Is “sorry” the wrong number?

Anna North–I like this woman’s writing!–has a piece up summarizing reactions to the Pantene “Sorry” commercial:

In part, she points out, the women in the commercial aren’t actually apologizing:

The linguist Deborah Tannen tells her the word often isn’t an admission of guilt; it’s merely a way of “taking into account the presence of another person.” The woman in the Pantene ad who apologizes when a man bumps her elbow doesn’t really think she’s done a bad thing — she’s just politely acknowledging the man’s existence. But men don’t tend to reciprocate with their own sorrying. Ms. Tannen says:

“I see this as the more general phenomenon that language almost never means what the dictionary definition says; it’s used the way others use it — as a ritual. But those who don’t share the ritual tend to take the words literally. Since American men don’t tend to use ‘sorry’ this way, they mistakenly take women’s use of it literally, as an apology.”

Just because the men are getting it “wrong” doesn’t mean we shouldn’t stop doing it anyway, of course. North defends the casual “sorry” as an expression of empathy–“At its best, ‘sorry’ may be an expression of caring for someone else — whether it’s a real admission of wrongdoing or just a simple acknowledgment that sometimes two people have to occupy the same cramped waiting room.”

I’m not buying it, though. I think the auto-sorry blurs the line between empathy and culpability in a bad way. We all know what a crappy apology sounds like–“I’m sorry you were offended,” that kind of thing, in which the miscreant uses the proper apology words but never invests in them. The auto-sorry devalues the language of apology in a similar way, albeit with a kinder intent. You can’t possibly be sorry for your physical existence in a shared space with another human being, as in regretful of your choices and determined not to let that happen again, so don’t say you are.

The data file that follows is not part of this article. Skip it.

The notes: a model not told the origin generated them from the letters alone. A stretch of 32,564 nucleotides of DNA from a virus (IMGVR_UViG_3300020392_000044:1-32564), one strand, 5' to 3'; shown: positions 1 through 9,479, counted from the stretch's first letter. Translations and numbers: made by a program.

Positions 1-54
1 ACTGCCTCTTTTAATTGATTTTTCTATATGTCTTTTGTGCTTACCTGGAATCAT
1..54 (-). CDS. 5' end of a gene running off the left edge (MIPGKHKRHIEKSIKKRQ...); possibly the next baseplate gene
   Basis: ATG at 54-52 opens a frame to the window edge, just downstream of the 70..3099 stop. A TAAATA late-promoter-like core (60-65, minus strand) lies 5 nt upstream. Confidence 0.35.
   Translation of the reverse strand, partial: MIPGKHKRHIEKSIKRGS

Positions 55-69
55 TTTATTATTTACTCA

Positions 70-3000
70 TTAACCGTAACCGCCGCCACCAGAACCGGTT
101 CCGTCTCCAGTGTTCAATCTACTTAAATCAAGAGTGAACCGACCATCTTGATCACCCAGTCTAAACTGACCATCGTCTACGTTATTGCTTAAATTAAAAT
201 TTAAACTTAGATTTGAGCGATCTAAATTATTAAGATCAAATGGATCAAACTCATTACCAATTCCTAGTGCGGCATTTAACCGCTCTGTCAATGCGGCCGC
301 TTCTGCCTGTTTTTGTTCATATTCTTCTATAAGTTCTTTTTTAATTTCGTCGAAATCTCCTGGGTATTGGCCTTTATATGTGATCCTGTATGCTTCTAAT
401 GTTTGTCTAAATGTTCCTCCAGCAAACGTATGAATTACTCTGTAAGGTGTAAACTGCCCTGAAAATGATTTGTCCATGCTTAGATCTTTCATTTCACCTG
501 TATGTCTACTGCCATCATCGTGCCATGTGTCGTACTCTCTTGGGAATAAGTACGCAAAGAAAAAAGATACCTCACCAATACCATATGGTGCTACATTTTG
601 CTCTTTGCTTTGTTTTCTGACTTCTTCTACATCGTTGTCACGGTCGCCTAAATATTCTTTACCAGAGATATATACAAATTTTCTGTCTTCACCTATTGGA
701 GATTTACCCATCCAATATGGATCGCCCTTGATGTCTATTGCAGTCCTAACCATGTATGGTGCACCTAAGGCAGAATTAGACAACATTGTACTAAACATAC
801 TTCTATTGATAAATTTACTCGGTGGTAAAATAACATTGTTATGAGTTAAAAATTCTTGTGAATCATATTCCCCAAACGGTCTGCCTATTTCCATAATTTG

The English language has a phrase for those situations in which you want to acknowledge another person’s possible inconvenience without assuming blame for it: “Excuse me.”

Save the “sorrys” for actual apologies.

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2 Responses to Is “sorry” the wrong number?

  1. iliadawry says:

    I generally agree with you, but I have to say — yes, you CAN possibly be sorry for your physical existence in your shared space with another human being. As in: regretful of your “choices” and determined not to bother them with your need to take up space, to be warm or comfortable in a way that may possibly be at their expense. It may be pathology that makes someone feel that way — the lies depression tells one — but I promise it’s possible (and agonizing).

    I agree with your overall message: we shouldn’t use “sorry” to say “Oh hello you exist!” because it can be harmful, but part of why it can be so harmful is that it IS possible to find people who are literally apologizing for existing in your vicinity.

  2. J N says:

    I’d be interested in hearing how you felt if you lived in England for a while. In England men and women do this kind of sorrying a great deal and it’s considered just normal politeness. It’s an acknowledgement of another person, that something faintly awkward has happened or might have happened but didn’t. I didn’t do it when I lived in the US (I’m female) but picked it up when I came to live in England.

    Note that I’m not saying that English people are more polite than Americans, or that they are more open to the humanity of strangers. This is one convention for acknowledging humanity, but there are many other situations where Americans would acknowledge one another but English people pretend the other person doesn’t exist. And of course both countries have large behaviour differences between cities and small villages/towns.

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